The Webcomic Overlook #119: Power Out
Contemplate the title of Nathan Schreiber’s comic, if you will: Power Out. What do you think this comic is going to be about?
The more mainstream among you might theorize that this is some sort of superhero comic. I mean, look at that title! There’s “Power” in there, right? Nope. Power Out is a Xeric Grant winner, and that places it square in the camp of one particular genre: the “indie” comic. And unless you’re doing some ironic and depressing send up of the Fantastic Four or Superman, there will be no capes nor tights.
Perhaps you decided to take the title more literally. Perhaps you guessed that there’s a power outage of some sort. Good for you! That’s much closer! Power Out does, indeed, feature a black-out that envelops the East Coast as one of its central plot elements. However, while that’s probably what the title alludes to, it’s not really what the comic is about.
Now… are there any kids under the age of ten reading this site right now? If you are, please follow the next link and go directly to Princess Planet. It’s a fun, pun-filled romp that’s a delight to readers of all ages! Now shoo, you little scamps. Ah, they grow up so quickly.
Alright, so are there only adults checking this review now? Good. So, you ask, what’s Power Out really about? It turns out the comic is, in fact, about chronic masturbation.
The world of comic books are no strangers to repellent autobiographic confessions. This is, after all, the medium that gave us Robert Crumb and Ivan Brunetti, is it not? I imagine the Fantagraphics studios are littered with literally hundreds of examples. The distasteful subject matter typically keeps them from achieving any mainstream appeal, yet they’re gold around far more sophisticated critics than The Webcomic Overlook. It’s probably for the same reasons movie critics gravitate toward smaller, more personal flicks. Comic critics are fatigued by stories about muscled guys in spandex delivering gut punches page in and page and a sense that being as crass as possible — like, say, detailing every graphic moment of that time you date raped that one girl — is both “brave” and “meaningful.”
Now, masturbation operates on a tastelessness level level far below my “date rape” scenario. However, it still carries with it a stigma that can levered to becoming a crucial step toward reaching critical acclaim. It’s true! Mulholland Dr. would’ve been a cheesy nighttime soap opera if not for a crucial scene of self-gratification. Now it’s like the best film of the decade according to the Los Angeles Film Critics Association. And why not? Masturbation represents a psychological nadir. It’s supposedly an exercise in pleasure, yet ultimately it’s lonely, frustrating, and humiliating. Which is like honey for critics.
Power Out is a twist on the coming-of-age story by seeing it through the eyes of a kid trying to work through his hormones. Our star, Justin, is a weird, self-centered and sheltered kid. He ignores his parents when they bid the kids bon voyage as they head out on their cruise. He ignores his sister when she holds a party at the house. He somewhat tolerates the coital noises coming from the next room over when his sister sleeps with one of the invitees. All that matters to Justin is his video games. Or, if he gets really bored, online lingerie ads. It’s the only way to spank the monkey when the internet is child-protected, amirite? Lingerie ads: it’s this era’s digitally scrambled Playboy channel.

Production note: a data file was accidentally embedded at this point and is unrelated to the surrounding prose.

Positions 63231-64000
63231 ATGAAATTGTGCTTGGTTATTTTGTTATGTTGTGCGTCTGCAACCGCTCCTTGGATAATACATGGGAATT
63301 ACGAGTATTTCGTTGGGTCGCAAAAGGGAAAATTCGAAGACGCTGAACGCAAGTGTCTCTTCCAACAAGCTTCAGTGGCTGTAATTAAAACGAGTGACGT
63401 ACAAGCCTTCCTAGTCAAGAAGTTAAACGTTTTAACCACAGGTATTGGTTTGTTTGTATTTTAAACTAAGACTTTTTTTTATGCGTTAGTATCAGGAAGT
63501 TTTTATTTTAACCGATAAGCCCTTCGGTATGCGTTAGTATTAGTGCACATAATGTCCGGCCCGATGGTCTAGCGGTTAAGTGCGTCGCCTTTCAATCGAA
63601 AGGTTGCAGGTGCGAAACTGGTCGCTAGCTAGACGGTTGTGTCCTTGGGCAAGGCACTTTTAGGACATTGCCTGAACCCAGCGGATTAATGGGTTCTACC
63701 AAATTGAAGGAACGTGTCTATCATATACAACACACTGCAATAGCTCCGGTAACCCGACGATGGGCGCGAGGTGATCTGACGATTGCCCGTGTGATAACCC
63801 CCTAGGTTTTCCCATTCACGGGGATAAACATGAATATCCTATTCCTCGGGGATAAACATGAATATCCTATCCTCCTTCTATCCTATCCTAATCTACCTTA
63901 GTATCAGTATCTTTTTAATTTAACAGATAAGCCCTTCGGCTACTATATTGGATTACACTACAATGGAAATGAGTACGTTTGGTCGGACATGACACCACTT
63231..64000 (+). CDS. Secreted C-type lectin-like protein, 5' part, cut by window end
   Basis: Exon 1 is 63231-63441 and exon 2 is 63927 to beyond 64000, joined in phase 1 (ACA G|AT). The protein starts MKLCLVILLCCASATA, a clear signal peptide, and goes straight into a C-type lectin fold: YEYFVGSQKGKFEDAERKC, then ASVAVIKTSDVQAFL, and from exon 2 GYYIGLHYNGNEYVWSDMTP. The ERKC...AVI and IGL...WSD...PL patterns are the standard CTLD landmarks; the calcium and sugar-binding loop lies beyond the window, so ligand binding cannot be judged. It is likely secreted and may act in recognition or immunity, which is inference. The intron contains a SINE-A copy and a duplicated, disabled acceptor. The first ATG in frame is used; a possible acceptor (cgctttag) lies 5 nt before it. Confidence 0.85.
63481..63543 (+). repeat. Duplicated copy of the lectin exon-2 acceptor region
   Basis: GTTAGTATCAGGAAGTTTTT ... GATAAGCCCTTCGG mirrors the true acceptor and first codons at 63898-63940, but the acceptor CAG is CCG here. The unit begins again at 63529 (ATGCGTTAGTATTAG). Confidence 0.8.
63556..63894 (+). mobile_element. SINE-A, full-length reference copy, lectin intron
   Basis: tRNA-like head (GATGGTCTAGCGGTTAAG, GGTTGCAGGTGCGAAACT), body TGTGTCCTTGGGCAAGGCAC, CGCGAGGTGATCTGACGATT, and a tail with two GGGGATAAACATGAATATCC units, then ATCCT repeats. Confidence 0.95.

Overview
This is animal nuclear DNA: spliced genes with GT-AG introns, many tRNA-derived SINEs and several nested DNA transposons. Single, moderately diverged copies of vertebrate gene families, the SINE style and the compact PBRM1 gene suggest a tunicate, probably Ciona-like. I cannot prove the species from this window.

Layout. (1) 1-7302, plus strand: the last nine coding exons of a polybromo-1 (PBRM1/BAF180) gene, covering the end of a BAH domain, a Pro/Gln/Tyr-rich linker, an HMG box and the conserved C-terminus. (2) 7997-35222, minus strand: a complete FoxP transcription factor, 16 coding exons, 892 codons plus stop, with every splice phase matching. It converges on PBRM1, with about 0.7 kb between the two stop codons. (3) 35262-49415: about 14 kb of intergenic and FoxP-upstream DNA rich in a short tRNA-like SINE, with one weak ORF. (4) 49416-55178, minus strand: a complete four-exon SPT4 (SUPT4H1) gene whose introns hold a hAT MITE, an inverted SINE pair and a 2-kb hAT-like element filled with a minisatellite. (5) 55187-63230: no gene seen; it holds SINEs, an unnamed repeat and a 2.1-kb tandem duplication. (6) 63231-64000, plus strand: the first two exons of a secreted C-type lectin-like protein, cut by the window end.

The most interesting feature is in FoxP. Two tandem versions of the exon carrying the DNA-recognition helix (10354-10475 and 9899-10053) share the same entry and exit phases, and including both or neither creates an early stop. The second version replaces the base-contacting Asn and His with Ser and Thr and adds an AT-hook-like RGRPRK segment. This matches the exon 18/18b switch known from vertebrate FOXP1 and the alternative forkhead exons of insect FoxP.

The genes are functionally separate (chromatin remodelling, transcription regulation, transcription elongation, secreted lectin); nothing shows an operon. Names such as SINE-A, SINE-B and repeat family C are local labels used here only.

Anyway, his sister runs off with her friends to the beach, leaving Justin home by himself. This turns out to not be such a good idea, especially when you’re starring in a comic called Power Out. A record heatwave hits the East Coast, and it triggers a huge power outage that shuts the power off from Maine to Georgia, from Massachusetts to central Michigan. No more video games, Justin. Fail for you. (Though apparently it hasn’t blacked out the printing press. Huh.)
Thus, Justin gets his first true taste of independence. Sure, that means scrounging around for food and supplies and all that mundane survival stuff. But it also means working your way through puberty. Fortunately, there’s a Spanish-speaking girl nearby who just happens to be what the A.V. Club’s Nathan Rabin calls a “manic pixie dream girl.” What’s that, you ask?
The Manic Pixie Dream Girl exists solely in the fevered imaginations of sensitive writer-directors to teach broodingly soulful young men to embrace life and its infinite mysteries and adventures. The Manic Pixie Dream Girl is an all-or-nothing-proposition. Audiences either want to marry her instantly (despite The Manic Pixie Dream Girl being, you know, a fictional character) or they want to commit grievous bodily harm against them and their immediate family.